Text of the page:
So four unknowns from Dublin end up touring the world and impacting it. Going from local to global. This is the way it used to be. You formed a band. Unlike U2, it usually broke up. You found other players, you kept bouncing from here to there until you believed this one could truly go. But it never went without a manager, never ever. In this case Paul McGuinness. Since he’s been gone, the band’s not the same, they’ve been doing things they shouldn’t. Kinda like the “Joshua Tree” tour, which turned them into has-beens overnight, once you start playing albums from start to finish your days on the hit parade are over, those shows are a dash for cash, nostalgia, which is fine, unless you want to be au courant, and you know Bono wants to be.

And Bono is alternately out of the loop and a seer. Remove yourself from the street and you’ve got no idea what’s really happening. Fly at 35,000 feet in a private jet and you gain wisdom the punter can never get, like:

“In America you look up at the mansion on the hill and say, ‘One day that could be me.’ In Ireland they look up at the mansion on the hill and go ‘One day I’m gonna’ get that bastard.'”

There’s so much to unpack there that I won’t. But if you’ve been to both places it resonates.

And I’m here to interview Bob Geldof:

The Bob Lefsetz Podcast with Bob Geldof – Liberty Hall

That’s how far rock and roll will take you, from the Hollywood Bowl to the Liverpool docks to Liberty Hall. That’s what you’ll get by following the music. It’s all I did.

P.S. Looking at all the artifacts in the Little Museum I was stunned to realize that we only remember politicians and artists, and mostly the latter, and most of those we remember struggled and never got rich. And were pilloried by the populace on their journey. Meanwhile, all the businessmen are plowed under. Funny how everybody in America used to want to be an artist, now they all want to be businessmen, or famous, and there are a lot easier ways to become famous than being a musician.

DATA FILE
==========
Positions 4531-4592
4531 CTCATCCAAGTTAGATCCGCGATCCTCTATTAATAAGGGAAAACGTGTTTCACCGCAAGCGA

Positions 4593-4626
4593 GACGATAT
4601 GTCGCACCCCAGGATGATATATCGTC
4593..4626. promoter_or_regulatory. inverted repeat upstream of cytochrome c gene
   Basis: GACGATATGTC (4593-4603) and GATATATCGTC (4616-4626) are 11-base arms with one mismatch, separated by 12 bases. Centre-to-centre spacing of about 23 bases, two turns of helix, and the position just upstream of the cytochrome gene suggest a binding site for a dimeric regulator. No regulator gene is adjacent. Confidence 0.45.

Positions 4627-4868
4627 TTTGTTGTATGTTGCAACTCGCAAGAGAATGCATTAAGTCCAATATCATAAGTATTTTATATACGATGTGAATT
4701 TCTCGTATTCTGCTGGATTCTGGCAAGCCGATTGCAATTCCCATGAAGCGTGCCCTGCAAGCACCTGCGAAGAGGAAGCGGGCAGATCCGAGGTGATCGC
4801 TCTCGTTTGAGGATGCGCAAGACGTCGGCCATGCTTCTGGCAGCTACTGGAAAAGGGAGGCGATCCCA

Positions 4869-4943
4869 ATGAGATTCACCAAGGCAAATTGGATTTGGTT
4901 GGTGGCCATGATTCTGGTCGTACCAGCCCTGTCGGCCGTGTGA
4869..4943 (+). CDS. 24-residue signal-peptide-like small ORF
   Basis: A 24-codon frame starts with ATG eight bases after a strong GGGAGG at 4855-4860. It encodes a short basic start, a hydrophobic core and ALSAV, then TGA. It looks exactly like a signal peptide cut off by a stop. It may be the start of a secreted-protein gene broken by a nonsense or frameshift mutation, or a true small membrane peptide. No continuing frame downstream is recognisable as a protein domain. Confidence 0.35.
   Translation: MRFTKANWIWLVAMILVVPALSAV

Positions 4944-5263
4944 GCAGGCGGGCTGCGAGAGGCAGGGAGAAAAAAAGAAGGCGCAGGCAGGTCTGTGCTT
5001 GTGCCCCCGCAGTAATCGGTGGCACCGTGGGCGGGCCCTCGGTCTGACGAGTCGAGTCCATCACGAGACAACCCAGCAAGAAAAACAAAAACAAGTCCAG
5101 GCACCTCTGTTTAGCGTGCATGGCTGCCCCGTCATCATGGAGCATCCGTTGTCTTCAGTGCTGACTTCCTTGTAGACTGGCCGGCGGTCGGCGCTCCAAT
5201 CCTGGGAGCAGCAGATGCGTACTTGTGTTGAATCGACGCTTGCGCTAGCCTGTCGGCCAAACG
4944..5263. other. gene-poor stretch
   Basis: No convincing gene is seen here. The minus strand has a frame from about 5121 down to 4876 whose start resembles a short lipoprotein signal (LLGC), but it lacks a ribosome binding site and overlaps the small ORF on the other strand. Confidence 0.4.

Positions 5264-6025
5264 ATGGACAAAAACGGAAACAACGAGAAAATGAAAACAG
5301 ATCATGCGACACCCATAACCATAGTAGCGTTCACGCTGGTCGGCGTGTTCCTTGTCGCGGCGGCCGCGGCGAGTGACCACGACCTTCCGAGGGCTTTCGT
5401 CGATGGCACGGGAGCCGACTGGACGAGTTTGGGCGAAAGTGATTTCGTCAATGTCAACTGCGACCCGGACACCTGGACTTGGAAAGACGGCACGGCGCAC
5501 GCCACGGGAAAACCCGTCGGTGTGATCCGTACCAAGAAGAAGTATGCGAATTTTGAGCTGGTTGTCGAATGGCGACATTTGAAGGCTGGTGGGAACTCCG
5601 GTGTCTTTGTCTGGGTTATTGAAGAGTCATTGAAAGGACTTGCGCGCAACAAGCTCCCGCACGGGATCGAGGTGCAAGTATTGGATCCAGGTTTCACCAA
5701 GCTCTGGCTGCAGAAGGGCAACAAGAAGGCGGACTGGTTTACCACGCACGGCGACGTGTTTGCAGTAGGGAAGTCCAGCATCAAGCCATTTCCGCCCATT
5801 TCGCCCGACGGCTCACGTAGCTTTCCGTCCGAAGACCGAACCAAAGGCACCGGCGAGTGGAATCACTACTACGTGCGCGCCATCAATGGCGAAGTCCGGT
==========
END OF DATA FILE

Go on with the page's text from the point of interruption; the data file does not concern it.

P.P.S. Honestly, I thought “The Boys Were Back In Town” was a Bruce Springsteen rip-off. That Lynott had distilled the popular music of the States and fed it back to them, kinda like Tom Scholz with Boston. Then again, if you were alive back in ’76, the track was pounded into your brain with incessant radio play in an era where hits were known by everybody with ears, we burned out on stuff that now resonates, like “The Boys Are Back In Town.” But cruising the promo bin later that year I found “Johnny The Fox,” the follow-up to “Jailbreak,” and I took a chance. And this was when music was scarce, if you bought it, you played it, and you ended up knowing it. And one cut off of “Johnny The Fox” penetrated my brain, I thought of it when I saw Phil’s statue today.

There’s a girl I’ll remember
Oh, for such a long, long time
This girl I’ll remember
She was an old flame of mine

Rock, especially since punk, is known for being boisterous and in-your-face, as if without a whiskey in your hand it’s meaningless, but that’s not true, it’s the melancholy tunes that touch us most, the songs absent from the hit parade. The kind Taylor Swift sang before she became a whining winner. Everybody’s a winner in music today, they fear if they show vulnerability they’ll be voted off the island. But true artists are living in their own private Idaho anyway, so what different does it make?

Once this flame it did brightly blaze
Among the ashes there still remains
A glowing spark in my heart
For that old flame of mine

For Phil Lynott

For rock and roll.

“Old Flame”